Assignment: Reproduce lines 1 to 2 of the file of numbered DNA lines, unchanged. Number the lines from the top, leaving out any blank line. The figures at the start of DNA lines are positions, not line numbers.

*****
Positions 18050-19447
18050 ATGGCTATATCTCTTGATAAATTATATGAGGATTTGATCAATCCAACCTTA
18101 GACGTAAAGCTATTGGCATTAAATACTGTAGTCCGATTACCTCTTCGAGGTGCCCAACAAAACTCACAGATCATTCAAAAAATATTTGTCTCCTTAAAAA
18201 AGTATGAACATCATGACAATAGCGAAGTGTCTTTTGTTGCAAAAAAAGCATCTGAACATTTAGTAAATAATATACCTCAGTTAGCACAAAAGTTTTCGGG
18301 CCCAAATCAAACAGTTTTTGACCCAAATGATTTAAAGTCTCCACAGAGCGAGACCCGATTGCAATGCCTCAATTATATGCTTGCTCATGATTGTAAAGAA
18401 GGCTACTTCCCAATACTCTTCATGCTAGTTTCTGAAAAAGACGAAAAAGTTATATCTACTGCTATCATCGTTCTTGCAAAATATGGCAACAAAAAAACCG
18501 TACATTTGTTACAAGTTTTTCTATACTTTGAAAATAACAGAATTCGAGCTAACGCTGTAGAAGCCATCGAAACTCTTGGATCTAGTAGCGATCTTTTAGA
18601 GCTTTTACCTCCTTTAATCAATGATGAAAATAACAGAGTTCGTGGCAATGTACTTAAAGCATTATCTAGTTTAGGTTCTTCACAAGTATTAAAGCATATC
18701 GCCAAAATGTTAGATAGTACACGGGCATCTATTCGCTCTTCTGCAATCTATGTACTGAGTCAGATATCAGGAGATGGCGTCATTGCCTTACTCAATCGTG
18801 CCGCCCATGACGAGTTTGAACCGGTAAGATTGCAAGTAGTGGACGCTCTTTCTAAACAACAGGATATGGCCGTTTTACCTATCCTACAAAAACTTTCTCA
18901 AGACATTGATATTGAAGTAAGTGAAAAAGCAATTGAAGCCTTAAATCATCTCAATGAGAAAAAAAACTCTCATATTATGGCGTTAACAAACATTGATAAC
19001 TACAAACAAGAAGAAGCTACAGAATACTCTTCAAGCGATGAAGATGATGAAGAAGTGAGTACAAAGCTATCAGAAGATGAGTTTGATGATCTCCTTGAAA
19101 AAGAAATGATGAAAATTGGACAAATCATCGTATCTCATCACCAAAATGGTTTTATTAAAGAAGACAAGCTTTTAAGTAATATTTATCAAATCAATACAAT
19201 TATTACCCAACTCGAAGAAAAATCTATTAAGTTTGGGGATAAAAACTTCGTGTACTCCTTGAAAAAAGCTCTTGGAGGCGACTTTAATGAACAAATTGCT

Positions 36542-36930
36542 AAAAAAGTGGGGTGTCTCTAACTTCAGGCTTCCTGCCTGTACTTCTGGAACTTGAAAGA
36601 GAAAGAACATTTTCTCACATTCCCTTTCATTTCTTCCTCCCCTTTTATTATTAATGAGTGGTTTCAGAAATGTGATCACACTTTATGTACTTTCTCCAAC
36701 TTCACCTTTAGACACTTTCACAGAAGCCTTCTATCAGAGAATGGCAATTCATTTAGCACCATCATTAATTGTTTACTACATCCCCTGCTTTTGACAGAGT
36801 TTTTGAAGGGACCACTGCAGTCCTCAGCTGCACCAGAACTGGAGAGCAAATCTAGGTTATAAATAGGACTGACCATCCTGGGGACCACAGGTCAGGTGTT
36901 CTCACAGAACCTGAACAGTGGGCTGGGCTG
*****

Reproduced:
Positions 18050-19447
18050 ATGGCTATATCTCTTGATAAATTATATGAGGATTTGATCAATCCAACCTTA